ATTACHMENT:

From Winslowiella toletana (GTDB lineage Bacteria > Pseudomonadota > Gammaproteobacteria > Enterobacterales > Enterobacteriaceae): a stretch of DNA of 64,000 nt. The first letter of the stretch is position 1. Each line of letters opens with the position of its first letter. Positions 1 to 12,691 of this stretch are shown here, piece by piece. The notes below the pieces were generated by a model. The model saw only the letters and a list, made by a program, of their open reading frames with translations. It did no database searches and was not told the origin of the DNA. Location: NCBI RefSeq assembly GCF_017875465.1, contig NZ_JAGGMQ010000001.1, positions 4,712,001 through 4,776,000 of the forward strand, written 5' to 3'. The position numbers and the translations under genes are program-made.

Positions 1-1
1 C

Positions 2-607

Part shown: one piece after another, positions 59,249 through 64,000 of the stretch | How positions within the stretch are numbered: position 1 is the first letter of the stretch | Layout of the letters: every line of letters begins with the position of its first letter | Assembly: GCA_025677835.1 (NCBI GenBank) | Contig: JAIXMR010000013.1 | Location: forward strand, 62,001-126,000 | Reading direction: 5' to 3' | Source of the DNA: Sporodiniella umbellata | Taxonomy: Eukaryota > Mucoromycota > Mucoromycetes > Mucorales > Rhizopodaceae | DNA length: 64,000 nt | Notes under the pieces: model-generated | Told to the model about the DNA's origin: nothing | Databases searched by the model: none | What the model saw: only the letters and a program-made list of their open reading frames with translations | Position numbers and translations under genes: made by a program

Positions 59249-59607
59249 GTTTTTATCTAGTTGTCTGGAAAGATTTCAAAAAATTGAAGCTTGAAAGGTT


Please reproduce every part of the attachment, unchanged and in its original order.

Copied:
From Winslowiella toletana (GTDB lineage Bacteria > Pseudomonadota > Gammaproteobacteria > Enterobacterales > Enterobacteriaceae): a stretch of DNA of 64,000 nt. The first letter of the stretch is position 1. Each line of letters opens with the position of its first letter. Positions 1 to 12,691 of this stretch are shown here, piece by piece. The notes below the pieces were generated by a model. The model saw only the letters and a list, made by a program, of their open reading frames with translations. It did no database searches and was not told the origin of the DNA. Location: NCBI RefSeq assembly GCF_017875465.1, contig NZ_JAGGMQ010000001.1, positions 4,712,001 through 4,776,000 of the forward strand, written 5' to 3'. The position numbers and the translations under genes are program-made.

Positions 1-1
1 C

Positions 2-607

Part shown: one piece after another, positions 59,249 through 64,000 of the stretch | How positions within the stretch are numbered: position 1 is the first letter of the stretch | Layout of the letters: every line of letters begins with the position of its first letter | Assembly: GCA_025677835.1 (NCBI GenBank) | Contig: JAIXMR010000013.1 | Location: forward strand, 62,001-126,000 | Reading direction: 5' to 3' | Source of the DNA: Sporodiniella umbellata | Taxonomy: Eukaryota > Mucoromycota > Mucoromycetes > Mucorales > Rhizopodaceae | DNA length: 64,000 nt | Notes under the pieces: model-generated | Told to the model about the DNA's origin: nothing | Databases searched by the model: none | What the model saw: only the letters and a program-made list of their open reading frames with translations | Position numbers and translations under genes: made by a program

Positions 59249-59607
59249 GTTTTTATCTAGTTGTCTGGAAAGATTTCAAAAAATTGAAGCTTGAAAGGTT